Can P&Z legally tell someone how to position a building or what they can build on a commercial site? Doesn’t it work such that as long as I am in the guidelines of what the rules say I can build what I want? I would think someone could just sue if rejected…similar to the chase bank project in Cos Cob where Farriker rejected it because it was six houses down from his and he didn’t like it. Some BS about traffic, but in my opinion traffic flows better now that Dunkin Donuts and Chase are combined. Family that owned land threatened to sue..P&Z approved it one week later.

    I put an addition on my house in a flood zone and when submitting the application the town told me they didn’t want flood zone properties expanded unless they were raised even though I was within the limit and the zoning rules said I didn’t have to. They wanted to reject my application, but I asked them to point me to the text that provided them with legal standing to reject my application. Odd silence and it was approved one week later.

  14. Anonymous

    Don’t know why they went with this fugly design for Greenwich — the Saugatuck Rowing Club, which is the Westport facility, is beautiful. But the design is not a huge issue. Clearly this is a proposed use focused not on water, but on restaurant/gym facilities, though.

  15. As usual, Publius captures it perfectly: the community review by P & Z is “an exercise in both torture and personal tastes”. What is it about real estate that allows everyone, absolutely anyone to say what an individual can do with his real estate? too big, too small, too old, too new, turn it sideways, take out the ERG machines, more parking, blahblahblah…….

    Some high functioning rich people want to build a brand new facility for youth and adult sports, using Greenwich’s waterfront location. We should say: “wonderful”. Instead, like the crazy queen in Alice in Wonderland, we say: “off! with their heads……”

  16. Anonymous

    What no one has mentioned and is what I think is a deal killer is where is Sandy’s fruit stand going to go?!?!?!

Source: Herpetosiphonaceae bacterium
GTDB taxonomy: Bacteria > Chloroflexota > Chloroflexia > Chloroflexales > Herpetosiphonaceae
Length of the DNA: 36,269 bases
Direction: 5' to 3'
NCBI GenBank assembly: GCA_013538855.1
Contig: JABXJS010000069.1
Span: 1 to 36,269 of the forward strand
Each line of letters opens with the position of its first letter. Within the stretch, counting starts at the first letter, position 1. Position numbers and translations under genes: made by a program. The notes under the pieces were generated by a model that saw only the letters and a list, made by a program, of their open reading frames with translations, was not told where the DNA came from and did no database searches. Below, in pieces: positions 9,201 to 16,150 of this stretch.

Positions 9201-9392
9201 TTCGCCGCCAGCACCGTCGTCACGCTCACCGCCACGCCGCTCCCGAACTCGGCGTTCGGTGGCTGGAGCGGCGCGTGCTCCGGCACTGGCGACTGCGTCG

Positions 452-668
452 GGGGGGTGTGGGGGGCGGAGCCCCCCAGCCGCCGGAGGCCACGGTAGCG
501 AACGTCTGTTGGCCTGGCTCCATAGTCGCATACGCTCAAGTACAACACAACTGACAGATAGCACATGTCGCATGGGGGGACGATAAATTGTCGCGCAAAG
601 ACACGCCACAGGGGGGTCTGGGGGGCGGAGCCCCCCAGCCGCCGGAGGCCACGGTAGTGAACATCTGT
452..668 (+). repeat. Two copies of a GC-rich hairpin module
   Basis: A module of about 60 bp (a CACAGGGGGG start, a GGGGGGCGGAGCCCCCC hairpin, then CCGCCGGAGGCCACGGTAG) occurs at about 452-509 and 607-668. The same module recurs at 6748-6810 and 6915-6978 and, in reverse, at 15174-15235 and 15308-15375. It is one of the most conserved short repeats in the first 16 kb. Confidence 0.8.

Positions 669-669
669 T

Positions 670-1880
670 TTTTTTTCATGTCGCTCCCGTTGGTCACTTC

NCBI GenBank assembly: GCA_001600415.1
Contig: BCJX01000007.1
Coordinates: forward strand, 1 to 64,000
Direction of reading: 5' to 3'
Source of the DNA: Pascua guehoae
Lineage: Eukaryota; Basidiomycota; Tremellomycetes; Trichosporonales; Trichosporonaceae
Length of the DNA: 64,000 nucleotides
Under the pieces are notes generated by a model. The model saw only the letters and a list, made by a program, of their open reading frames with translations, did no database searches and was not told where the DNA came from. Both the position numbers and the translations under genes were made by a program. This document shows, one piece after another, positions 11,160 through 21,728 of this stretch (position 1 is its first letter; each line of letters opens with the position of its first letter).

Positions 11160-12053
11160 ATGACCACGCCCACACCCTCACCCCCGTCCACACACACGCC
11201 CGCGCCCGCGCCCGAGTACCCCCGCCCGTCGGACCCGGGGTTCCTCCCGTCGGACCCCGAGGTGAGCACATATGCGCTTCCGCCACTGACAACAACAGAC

• Cos Cobber

      Maybe it can be combined with the rusting furniture at

      Wonder what will replace Apadana….I’m hoping for a bread store…or taxidermy….as you can see my tastes and needs vary.

  17. Is it OK to say besides a view killer to waterfront it is uglier than the West Putnam CVS?

    • Cos Cobber

      Huh, I don’t care for modern – but in this case, I think it looks fine.

      • Yup, but wait til the architectural review board gets through with it. They make their P&Z peers appear almost competent, and that’s a very hard thing to do.

        • Cos Cobber

          I do remember when FF declared the hideous aluminum siding on the Liquor store in Riverside possibly of historical significance and must be preserved. I think that doozey of a moment was about 8 years ago now.

          • Oh my, I’d forgotten that one. The poor owner was half-way through installing something less hideous when he was ordered to stop, and had to wait months (and incur legal fees, no doubt) so that Frankie and the boys could rhapsodize about shiny aluminum siding and, as you say, its historical significance.

        • Cos Cobber

          Glad you remember….I was hoping I wasn’t the other one.

          Somewhere an FF type is debating historical asbestos and lead.

  18. RaisedInRiverside

    I don’t mind it, though I wish the design had a more New England look. That said, it’ll be an improvement on that stretch of River Rd.

    I wish this was more than a private rowing club, though. What we really need is more waterfront dining options. We have L’Escale and the concession stands at the beach – that’s it. For a waterfront town, it’s sad. Makes me actually miss Chart House…

    A low-key American/seafood place would be a great addition to that part of Cos Cob, if they could figure out parking that would appease P&Z.

    • Believe it or not, our P&Z has banned restaurants from our waterfront because they are not a “water dependent use”. No shit.
      I refer you to the title of this post.

  19. RyeReader

    I live in Rye and pass Row America’s Rye location daily and can comment on the vehicle traffic. In a word it is more than you think. Carpools? Not so much. Mommy’s picking up their kids – yes. Idling on the road – yes. Parking on both sides of the road waiting for their kids turning Milton Road into one lane – yes.

    But with all of the above said it is a good thing for Rye and I am for the program.

  20. greenwich dude

    i think this project looks gorgeous
    i don’t row, but … maybe i should start!

    • Until someone stole it, I used to row my scull on the Sound in the early morning, when the seas were flat and the power boats still in their berths. Fabulous experience, and a great workout, if you’re interested in that sort of thing.